Earlier this week I noted that vehicle miles driven had declined in October.Most of the decline is probably due to high gasoline prices and the sluggish economy, but reader Dave sent me this article by Lisa Hymas: Driving has lost its cool for young Americans
In 2008, just 31 per cent of American 16-year-olds had their driver’s licenses, down from 46 per cent in 1983, according to a new study in the journal Traffic Injury Prevention. The numbers were down for 18-year-olds too, from 80 per cent in 1983 to 65 per cent in 2008, and the percentage of 20- and thirtysomethings with driver’s licenses fell as well. And even those with driver’s licenses are trying to drive less; a new survey by car-sharing company Zipcar found that more than half of drivers under the age of 44 are making efforts to reduce the time they spend packed like lemmings into shiny metal boxes.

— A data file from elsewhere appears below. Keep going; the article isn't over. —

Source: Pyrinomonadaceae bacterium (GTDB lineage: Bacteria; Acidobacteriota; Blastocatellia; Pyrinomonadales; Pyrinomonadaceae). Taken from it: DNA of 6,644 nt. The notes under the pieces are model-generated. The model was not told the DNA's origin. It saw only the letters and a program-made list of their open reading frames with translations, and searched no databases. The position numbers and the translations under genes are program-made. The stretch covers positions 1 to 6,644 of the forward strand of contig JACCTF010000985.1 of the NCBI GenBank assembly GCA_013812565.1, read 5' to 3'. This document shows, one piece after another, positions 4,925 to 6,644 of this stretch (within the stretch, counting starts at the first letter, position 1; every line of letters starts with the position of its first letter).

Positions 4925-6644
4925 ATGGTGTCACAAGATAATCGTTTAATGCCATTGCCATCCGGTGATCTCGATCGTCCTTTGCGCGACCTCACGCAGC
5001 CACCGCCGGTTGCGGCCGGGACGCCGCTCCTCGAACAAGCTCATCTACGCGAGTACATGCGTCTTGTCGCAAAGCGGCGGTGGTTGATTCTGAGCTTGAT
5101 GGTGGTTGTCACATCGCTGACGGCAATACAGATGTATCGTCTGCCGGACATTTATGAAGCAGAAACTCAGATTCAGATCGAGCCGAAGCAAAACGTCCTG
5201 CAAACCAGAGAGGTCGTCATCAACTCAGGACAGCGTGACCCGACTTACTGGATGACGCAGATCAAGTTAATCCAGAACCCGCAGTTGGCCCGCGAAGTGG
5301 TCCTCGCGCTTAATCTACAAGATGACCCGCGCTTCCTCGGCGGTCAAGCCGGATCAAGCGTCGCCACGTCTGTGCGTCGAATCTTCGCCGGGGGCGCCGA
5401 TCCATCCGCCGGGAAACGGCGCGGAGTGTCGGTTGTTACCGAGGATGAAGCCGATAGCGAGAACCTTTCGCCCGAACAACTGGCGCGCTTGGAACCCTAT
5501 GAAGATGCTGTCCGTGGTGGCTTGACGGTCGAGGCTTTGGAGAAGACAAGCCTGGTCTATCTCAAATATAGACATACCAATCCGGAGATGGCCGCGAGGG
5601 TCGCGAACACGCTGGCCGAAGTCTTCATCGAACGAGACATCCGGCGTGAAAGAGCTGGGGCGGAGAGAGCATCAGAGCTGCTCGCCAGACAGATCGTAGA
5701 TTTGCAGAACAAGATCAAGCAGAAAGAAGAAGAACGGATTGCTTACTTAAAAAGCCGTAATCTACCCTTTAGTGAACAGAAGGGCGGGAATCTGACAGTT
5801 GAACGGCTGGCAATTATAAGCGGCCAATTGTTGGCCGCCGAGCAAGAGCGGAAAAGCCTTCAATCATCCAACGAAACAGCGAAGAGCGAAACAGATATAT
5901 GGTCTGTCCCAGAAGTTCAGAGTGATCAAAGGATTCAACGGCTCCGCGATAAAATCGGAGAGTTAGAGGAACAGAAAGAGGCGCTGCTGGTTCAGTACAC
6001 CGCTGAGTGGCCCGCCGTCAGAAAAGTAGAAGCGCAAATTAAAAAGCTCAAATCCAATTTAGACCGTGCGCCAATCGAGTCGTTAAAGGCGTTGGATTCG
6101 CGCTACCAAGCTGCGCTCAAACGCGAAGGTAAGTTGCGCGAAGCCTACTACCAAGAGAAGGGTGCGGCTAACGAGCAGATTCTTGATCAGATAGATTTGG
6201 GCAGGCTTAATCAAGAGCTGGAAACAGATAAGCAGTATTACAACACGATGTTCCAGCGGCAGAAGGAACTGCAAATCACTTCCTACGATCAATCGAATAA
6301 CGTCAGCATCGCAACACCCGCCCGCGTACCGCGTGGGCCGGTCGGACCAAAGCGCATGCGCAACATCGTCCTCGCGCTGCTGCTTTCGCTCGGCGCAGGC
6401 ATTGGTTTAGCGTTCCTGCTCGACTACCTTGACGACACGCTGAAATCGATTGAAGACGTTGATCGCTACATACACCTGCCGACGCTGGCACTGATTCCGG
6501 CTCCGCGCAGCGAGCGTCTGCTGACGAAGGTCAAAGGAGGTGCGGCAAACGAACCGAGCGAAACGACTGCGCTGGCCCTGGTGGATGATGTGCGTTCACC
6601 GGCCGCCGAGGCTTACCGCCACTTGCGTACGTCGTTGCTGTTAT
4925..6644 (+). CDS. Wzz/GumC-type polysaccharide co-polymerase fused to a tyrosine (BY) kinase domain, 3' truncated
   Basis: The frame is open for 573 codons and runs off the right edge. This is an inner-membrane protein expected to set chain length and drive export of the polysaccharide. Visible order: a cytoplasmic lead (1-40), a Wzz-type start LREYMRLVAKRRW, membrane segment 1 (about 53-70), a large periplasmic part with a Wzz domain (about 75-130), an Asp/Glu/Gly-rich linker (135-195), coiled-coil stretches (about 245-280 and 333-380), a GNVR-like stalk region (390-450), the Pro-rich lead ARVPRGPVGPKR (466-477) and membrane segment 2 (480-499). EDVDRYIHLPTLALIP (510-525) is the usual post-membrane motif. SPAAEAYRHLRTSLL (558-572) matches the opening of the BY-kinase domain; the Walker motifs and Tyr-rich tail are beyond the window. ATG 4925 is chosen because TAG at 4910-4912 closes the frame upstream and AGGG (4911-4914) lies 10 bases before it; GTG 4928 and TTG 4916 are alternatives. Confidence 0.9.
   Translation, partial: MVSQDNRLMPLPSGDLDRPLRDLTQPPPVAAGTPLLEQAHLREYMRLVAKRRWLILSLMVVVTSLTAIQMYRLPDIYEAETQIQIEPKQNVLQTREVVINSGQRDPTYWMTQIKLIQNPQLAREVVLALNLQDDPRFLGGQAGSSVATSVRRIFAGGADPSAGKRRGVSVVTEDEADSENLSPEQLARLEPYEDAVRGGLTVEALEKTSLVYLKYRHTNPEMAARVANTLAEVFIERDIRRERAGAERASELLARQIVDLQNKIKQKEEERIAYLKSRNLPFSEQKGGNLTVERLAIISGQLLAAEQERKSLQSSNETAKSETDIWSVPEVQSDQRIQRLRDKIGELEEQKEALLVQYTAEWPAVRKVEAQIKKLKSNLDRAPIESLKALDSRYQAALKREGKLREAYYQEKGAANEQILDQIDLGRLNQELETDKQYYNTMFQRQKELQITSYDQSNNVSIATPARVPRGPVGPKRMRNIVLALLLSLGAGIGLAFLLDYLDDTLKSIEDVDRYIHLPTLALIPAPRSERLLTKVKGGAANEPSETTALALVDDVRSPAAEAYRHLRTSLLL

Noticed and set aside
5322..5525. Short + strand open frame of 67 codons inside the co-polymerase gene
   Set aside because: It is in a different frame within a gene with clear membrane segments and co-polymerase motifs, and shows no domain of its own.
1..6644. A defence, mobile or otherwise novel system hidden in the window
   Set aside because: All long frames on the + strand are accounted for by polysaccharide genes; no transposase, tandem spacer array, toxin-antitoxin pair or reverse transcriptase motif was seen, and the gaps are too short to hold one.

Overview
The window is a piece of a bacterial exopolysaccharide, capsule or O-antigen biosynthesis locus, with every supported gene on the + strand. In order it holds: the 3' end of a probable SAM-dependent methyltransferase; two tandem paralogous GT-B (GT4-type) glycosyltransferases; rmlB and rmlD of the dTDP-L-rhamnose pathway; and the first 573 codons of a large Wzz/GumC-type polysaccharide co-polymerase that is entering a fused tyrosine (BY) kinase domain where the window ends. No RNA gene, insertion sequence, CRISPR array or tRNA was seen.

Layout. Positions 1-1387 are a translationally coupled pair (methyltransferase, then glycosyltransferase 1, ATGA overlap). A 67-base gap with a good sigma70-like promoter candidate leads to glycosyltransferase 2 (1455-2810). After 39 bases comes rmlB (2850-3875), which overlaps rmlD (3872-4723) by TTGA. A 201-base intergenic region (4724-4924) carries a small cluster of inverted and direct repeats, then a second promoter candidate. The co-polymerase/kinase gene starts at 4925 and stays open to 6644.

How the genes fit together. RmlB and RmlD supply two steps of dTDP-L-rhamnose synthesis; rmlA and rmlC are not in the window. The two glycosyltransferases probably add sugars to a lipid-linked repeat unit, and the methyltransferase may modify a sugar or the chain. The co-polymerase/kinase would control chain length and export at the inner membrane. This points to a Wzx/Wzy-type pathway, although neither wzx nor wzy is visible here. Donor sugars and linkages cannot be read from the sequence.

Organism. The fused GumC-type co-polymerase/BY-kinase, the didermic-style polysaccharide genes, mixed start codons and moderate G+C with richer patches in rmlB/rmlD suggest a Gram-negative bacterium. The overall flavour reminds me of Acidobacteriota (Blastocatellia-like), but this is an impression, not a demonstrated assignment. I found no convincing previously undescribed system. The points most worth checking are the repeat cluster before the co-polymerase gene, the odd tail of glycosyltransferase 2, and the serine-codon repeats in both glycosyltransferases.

The decline in driving by younger Americans is fed by many factors: the high cost of gas and insurance at a time of
insecurity; tighter restrictions on teen drivers in many states; and roads that are more congested than ever, making driving less fun than ever.
But the impact of the internet is big too. “It is possible that the availability of virtual contact through electronic means reduces the need for actual contact among young people,” says Michael Sivak, research professor at the University of Michigan Transportation Research Institute and coauthor of the study on driver’s licenses. “Furthermore, some young people feel that driving interferes with texting and other electronic communication.”
“American youth have fallen out of love with automobiles” because of the rising cost of driving and the fact that they are “living their lives online,” says Wall Street Journal auto columnist Dan Neil.
Cruising is out. Facebook is in!
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